Westonbirt Aboretum's '1,000-year-old tree' cut back

Lime clump, Westonbirt, Gloucestershire
Image caption It is thought to be the country's oldest stool of small-leaved lime

A tree, thought to be more than 1,000 years old, is to be cut back for the first time in over 20 years.

The ancient small-leaved lime tree at Westonbirt Arboretum, Gloucestershire is to have 60 stems coppiced or "cut back to stumps".

The Forestry Commission said DNA tests were carried out on the tree when it was last coppiced in the 1990s.

"Experts agreed - it was certainly ancient, and could be up to 2,000 years old," a Westonbirt spokeswoman said.

Historical records, according to a spokeswoman for the arboretum, show "traditional coppicing methods have been used in Westonbirt - since at least the 13th Century".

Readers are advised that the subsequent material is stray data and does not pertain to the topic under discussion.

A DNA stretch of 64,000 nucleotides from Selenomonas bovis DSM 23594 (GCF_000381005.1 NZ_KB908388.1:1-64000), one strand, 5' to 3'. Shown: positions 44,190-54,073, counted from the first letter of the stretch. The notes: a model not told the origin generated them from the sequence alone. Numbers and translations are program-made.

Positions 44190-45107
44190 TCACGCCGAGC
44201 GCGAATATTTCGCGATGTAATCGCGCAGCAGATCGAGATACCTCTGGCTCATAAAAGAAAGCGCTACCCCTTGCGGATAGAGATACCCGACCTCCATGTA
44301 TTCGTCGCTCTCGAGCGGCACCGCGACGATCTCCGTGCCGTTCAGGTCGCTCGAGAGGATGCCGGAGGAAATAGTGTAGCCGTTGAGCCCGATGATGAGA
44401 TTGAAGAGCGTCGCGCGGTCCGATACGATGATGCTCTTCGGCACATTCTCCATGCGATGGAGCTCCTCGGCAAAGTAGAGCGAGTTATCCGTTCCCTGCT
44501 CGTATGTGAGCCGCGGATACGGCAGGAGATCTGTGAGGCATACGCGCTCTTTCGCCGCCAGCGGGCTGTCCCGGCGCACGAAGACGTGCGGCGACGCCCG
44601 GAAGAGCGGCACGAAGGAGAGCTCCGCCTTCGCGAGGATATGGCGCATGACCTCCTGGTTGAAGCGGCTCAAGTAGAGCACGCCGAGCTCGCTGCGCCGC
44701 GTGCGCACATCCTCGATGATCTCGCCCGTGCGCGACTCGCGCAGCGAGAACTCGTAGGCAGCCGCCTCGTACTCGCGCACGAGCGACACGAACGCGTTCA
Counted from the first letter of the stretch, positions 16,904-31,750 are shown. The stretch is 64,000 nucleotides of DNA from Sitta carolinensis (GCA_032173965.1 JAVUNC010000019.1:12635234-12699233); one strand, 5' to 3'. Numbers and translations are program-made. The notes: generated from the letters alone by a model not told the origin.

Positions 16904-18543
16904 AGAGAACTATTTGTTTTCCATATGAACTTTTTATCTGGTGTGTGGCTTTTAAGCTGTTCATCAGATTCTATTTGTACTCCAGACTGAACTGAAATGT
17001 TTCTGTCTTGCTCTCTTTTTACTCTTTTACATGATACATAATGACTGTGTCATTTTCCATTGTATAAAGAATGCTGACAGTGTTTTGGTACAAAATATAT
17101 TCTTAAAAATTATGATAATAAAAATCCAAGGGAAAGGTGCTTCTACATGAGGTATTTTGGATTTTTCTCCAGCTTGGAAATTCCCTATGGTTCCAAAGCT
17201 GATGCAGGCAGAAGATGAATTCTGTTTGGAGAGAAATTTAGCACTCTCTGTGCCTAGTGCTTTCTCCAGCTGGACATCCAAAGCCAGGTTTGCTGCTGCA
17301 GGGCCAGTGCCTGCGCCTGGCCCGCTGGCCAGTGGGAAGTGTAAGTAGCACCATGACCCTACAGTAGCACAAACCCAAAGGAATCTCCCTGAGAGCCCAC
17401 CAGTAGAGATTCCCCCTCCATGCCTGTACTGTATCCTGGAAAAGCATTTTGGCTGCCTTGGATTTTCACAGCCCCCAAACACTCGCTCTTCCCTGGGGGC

"The practice of periodic coppicing has actually helped the tree - one of Britain's oldest trees - to live this long," she said.

'Kept lime alive'

Mark Ballard, the arboretum's curator, said cutting back the lime stems also encouraged "new growth".

"It is what has kept this original lime alive for so many centuries," he said.

"Coppicing is not only good for the tree, it also benefits wildlife; particularly woodland flora as regular opening of the canopy allows sunlight to reach the woodland floor.

"Our team will work with a group of professional coppicers and volunteers to carry out this important work."

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